Trip down. ( Reverse anabasis)We set out about ten oclock to make the
descent of the creek. Almost at once one of the party who shall remain nameless fell out of his canoe and under it in the first rapids .[?] Gary went down backwards, Donny and Walter discovered three dozen or so rocks. Only the other canoe went through in dry safety.  Thus it went for a whole day of thrills. We camped too late after carrying over a dam at Newport. The next day we had to wlk far too much but did manage to get a thrill out of the Sailey for Sheriff rapids. We were met joyously by the cars at twelve a few miles above where we had planned.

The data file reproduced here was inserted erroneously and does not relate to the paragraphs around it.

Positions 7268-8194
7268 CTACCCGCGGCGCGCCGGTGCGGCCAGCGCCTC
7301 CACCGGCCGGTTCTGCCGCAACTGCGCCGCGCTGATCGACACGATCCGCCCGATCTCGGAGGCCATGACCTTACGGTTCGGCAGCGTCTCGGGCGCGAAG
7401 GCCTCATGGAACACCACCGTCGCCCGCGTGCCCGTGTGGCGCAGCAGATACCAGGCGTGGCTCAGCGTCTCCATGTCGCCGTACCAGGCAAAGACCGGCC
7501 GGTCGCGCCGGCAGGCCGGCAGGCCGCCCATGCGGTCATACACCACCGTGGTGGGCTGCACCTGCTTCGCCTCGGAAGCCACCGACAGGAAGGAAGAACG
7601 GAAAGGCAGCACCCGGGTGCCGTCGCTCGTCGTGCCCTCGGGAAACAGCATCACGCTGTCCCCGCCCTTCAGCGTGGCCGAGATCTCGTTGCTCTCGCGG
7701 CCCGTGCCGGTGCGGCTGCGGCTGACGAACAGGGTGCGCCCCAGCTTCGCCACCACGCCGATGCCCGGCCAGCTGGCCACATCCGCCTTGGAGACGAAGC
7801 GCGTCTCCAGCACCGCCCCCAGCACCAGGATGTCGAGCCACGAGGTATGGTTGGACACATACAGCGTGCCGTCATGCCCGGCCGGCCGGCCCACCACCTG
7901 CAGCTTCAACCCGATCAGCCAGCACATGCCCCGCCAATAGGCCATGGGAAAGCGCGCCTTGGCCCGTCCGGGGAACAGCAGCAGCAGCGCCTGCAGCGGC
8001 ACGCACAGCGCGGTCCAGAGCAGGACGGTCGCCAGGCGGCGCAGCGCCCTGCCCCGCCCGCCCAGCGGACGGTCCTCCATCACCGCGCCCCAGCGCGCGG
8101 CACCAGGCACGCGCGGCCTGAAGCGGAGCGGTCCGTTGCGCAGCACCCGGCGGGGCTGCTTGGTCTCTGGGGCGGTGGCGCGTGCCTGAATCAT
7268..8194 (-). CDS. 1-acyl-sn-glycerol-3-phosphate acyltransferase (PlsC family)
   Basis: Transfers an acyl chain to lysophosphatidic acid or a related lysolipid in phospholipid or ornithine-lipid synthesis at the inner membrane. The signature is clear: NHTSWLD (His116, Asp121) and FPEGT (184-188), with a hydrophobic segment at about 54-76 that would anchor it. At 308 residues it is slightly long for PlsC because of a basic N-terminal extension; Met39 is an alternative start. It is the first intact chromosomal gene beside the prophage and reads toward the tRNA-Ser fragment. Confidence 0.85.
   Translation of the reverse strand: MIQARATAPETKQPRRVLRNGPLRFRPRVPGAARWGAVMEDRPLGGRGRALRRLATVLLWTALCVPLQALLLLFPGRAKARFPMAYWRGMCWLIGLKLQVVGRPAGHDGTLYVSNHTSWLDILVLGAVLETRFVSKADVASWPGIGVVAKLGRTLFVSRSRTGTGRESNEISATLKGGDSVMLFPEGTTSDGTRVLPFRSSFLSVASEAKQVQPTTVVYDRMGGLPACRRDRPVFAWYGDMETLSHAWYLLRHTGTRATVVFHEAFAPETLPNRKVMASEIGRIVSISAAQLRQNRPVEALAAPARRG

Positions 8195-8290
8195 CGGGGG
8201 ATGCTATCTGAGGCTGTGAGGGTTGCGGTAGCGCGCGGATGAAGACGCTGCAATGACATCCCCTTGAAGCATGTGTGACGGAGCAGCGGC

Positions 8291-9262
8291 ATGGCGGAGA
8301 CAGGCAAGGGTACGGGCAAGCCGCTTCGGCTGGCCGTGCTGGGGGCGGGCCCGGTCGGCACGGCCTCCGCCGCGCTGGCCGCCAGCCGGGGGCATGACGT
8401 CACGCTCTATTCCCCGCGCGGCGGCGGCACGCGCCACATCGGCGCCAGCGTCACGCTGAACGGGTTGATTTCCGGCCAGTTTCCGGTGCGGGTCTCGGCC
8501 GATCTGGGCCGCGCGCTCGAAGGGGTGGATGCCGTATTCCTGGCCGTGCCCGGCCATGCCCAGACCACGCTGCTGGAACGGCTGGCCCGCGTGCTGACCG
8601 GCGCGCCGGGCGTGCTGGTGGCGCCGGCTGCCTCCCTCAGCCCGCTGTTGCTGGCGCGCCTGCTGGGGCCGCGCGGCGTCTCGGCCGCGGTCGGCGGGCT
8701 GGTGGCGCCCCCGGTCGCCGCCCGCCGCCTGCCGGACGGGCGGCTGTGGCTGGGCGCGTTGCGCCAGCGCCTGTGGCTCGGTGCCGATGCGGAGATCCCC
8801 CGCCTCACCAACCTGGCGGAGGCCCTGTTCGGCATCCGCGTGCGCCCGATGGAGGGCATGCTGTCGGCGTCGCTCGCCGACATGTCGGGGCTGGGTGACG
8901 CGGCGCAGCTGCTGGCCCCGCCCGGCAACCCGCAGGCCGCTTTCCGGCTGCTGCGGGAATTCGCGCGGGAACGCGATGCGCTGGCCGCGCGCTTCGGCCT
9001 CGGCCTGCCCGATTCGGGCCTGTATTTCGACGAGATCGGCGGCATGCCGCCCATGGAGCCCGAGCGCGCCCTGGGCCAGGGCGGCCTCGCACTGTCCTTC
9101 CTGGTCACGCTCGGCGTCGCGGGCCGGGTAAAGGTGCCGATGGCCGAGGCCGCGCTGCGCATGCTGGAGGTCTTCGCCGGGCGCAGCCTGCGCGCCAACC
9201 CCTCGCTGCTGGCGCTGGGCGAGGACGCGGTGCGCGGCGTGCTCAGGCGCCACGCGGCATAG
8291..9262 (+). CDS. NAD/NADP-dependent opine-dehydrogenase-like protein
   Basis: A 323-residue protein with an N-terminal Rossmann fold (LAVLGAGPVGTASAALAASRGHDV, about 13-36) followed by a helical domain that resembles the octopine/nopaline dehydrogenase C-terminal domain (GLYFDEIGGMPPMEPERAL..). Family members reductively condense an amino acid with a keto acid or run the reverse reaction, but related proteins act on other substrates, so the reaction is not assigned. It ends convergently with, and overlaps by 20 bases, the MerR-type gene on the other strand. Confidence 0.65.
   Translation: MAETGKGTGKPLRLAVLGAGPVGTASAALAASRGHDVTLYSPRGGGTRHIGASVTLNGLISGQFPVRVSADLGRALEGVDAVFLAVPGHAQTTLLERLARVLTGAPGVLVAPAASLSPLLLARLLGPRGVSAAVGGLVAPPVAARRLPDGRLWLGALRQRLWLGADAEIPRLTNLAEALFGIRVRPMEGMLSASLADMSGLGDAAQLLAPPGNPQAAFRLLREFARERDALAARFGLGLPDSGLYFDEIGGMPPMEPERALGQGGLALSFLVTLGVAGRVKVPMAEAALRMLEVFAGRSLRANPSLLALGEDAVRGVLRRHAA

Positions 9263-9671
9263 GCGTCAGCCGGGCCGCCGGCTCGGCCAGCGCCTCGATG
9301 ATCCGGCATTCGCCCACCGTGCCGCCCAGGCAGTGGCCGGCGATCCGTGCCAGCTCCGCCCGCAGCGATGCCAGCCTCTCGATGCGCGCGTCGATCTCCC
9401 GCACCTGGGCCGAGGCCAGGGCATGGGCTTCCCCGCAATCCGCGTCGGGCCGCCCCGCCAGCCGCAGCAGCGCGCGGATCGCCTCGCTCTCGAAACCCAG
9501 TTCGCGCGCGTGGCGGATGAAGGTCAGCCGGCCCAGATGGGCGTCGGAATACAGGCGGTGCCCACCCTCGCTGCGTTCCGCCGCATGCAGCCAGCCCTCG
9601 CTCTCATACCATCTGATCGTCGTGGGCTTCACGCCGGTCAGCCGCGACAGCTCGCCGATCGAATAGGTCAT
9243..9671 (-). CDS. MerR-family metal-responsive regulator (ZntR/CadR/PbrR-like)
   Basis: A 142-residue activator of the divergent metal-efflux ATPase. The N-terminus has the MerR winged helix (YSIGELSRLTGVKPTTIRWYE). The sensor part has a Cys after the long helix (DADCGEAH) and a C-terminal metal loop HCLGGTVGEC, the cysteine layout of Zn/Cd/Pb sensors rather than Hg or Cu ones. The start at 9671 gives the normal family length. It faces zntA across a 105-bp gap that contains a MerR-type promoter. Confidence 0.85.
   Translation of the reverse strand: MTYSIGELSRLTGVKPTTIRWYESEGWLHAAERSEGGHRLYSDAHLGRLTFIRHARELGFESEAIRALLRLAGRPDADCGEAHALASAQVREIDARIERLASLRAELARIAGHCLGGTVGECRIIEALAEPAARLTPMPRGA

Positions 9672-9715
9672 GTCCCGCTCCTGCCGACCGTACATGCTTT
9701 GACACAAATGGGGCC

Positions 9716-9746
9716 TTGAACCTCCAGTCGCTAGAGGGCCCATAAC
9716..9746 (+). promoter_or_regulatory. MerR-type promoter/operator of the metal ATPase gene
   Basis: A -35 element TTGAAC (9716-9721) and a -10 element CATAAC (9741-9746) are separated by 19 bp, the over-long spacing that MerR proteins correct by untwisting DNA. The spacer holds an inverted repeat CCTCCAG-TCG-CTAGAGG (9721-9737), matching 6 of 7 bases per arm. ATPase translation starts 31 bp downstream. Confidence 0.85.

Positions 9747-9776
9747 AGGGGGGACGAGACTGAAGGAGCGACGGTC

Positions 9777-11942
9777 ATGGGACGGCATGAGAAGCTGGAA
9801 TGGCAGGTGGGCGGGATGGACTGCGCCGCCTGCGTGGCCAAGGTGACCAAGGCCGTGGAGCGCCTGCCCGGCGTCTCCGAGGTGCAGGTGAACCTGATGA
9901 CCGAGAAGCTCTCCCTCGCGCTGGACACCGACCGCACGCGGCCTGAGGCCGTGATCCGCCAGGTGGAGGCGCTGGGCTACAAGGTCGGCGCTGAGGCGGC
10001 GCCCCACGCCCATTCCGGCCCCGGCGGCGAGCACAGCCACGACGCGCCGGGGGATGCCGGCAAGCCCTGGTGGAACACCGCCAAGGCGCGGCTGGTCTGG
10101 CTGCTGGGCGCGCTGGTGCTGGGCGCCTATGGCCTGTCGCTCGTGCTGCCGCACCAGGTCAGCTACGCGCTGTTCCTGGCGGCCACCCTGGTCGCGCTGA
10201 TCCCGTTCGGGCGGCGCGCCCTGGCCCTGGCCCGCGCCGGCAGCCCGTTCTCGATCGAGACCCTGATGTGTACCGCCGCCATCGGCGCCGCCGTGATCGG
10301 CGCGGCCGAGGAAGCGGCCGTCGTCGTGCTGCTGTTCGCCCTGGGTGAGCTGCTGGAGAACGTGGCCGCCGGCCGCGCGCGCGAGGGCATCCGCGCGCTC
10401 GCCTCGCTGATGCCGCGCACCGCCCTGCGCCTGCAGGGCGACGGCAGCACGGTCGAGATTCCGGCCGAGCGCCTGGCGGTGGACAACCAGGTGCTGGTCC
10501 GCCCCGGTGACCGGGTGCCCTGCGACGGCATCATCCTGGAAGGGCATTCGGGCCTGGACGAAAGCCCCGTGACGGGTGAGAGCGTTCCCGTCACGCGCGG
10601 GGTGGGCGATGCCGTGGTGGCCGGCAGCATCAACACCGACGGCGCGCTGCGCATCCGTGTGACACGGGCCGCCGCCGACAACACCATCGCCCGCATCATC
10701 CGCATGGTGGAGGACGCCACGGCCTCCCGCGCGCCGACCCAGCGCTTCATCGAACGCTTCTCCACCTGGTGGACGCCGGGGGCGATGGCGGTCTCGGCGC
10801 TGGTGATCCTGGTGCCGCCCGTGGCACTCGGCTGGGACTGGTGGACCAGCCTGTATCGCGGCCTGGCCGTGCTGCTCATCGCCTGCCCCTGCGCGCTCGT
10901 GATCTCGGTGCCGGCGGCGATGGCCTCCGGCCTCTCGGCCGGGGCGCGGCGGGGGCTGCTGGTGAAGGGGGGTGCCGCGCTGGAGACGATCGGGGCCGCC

Incidents.    Housewife J.H. Classen at the Brillo. Jake and Gary Fighting for the one dry blanket. Donn and Walter changing from bow to stern with each wreck. Wisecracks innumerable. “Oh Mr. Poore, there was one over a foot long, honest it was.” From the vocal writings of Page [?] Gary’s laughter in tense moments. Fried chicken for breakfast. Sonny sleeping with his feet in a pool formed by a creek which obeyed none of natures laws, rising and falling at odd moments. All the group each with a pint of icecream before him at Newport. (Rhode Island papers need not copy.)  Most perfect good sports I ever made a trip with whom. We have charted the way . All the camp will now follow but only as far as the hamlet, POLAND.